Somkiat Pongpaiboon

From Wikipedia, the free encyclopedia
  (Redirected from Somkeit Pongpaibul)
Jump to: navigation, search
Somkiat Pongpaiboon in a seminar

Somkiat Pongpaiboon (สมเกียรติ พงษ์ไพบูลย์) was a Professor at Nakhon Ratchasima Rajabhat University, Nakhon Ratchasima Province, Thailand. Now, He became a member of the Thai House of Representatives in 2007 from Democrat Party and a leader of the People's Alliance for Democracy, and the co-founder of the Mass Party. Somkiat is an advocate for the poor and a major critic on Prime Minister Thaksin Shinawatra.

Activism and key works[edit]

Somkiat claims to have been investigated three times for organizing protests for poor farmers against government officials and politicians.[citation needed] In one interview he mentioned

"In one investigation, they told me that I was supposed to spend my time in school rather than organizing a rally against the government. I spoke right back 'in their faces' that I have never seen any professors who spend their teaching time hanging out with politicians being investigated.

Somkiat claims to have written many academic papers and provided many academic researches regarding social development and strategy to counter poverty.[citation needed] He is also a regular contributor to many newspapers and magazines.[citation needed]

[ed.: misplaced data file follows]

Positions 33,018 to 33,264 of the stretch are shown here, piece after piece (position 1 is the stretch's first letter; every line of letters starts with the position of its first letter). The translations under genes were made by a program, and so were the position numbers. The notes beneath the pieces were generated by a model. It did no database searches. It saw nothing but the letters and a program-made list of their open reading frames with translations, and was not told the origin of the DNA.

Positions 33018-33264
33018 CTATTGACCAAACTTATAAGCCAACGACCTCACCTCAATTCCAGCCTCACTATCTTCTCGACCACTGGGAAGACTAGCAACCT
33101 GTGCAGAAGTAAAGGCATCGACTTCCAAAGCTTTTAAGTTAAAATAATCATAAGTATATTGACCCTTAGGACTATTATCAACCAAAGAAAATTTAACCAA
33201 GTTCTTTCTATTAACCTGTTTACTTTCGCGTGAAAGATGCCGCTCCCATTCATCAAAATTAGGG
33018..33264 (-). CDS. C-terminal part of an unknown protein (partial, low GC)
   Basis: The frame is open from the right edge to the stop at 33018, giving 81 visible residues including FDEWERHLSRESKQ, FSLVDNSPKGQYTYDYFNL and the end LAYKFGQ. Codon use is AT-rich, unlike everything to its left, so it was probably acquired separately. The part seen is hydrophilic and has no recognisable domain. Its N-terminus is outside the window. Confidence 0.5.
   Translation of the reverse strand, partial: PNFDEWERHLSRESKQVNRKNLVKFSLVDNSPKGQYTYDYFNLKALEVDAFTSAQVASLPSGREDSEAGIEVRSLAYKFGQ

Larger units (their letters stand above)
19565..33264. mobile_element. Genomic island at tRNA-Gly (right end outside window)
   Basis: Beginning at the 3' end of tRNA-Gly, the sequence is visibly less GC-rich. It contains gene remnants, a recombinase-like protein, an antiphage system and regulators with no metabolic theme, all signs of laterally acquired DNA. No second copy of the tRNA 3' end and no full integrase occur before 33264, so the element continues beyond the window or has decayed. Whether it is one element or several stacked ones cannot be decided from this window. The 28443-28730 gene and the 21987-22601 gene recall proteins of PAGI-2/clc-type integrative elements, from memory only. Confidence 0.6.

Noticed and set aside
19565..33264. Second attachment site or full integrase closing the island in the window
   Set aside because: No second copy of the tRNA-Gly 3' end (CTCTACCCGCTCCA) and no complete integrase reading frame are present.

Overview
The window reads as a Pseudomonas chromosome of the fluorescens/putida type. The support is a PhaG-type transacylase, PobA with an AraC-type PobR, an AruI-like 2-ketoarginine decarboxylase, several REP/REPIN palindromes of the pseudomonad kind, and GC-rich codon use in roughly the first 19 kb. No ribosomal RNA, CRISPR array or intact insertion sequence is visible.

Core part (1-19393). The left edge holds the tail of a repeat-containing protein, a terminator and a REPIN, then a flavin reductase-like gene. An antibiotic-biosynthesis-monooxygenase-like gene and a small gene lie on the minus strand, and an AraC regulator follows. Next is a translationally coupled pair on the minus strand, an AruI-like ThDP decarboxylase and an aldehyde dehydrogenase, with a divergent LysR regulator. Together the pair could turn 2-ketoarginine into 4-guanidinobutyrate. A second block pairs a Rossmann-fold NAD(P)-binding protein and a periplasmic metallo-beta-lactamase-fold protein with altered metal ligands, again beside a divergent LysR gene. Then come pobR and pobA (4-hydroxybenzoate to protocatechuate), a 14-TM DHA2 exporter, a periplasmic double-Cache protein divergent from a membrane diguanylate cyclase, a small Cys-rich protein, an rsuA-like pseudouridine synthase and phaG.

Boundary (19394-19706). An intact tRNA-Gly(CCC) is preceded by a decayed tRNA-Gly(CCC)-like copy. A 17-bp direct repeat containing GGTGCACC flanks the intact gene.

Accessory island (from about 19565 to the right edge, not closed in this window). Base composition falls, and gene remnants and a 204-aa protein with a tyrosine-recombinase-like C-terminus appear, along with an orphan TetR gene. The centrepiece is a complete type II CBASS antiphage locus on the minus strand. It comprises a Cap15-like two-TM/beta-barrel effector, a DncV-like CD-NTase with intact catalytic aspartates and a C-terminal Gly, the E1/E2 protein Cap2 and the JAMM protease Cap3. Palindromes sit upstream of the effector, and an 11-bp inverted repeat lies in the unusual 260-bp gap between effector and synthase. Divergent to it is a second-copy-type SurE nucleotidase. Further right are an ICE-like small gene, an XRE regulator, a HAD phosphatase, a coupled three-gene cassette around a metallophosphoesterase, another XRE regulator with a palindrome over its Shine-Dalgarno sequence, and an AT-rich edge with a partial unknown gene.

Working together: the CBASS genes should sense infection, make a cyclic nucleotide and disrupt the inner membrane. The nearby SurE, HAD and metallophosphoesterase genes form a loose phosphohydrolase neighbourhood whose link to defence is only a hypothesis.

The People's Alliance for Democracy[edit]

In February 2006, Professor Somkiat Pongpaiboon was selected to be one of the five leaders of People's Alliance for Democracy (PAD). Somkiat represented the Thai academic community.

Somkiat Pongpaiboon is said to be a charismatic public speaker.

The Mass Party[edit]

In May 2006, Somkiat and other PAD leaders established the Mass Party. Somkiat claimed that "Our objective is to campaign against Thaksinomics." The party unconventionally planned not to field MP candidates for the first 5 years, with Somkiat claiming that "If we field MP candidates, we will be trapped in vicious circles of money politics." Other party co-founders included by former Palang Dharma Party leader Chaiwat Sinsuwong and the Campaign for Popular Democracy's Pipop Thongchai.[1]

References[edit]

  1. ^ The Nation, "New parties sprouting already", 17 May 2006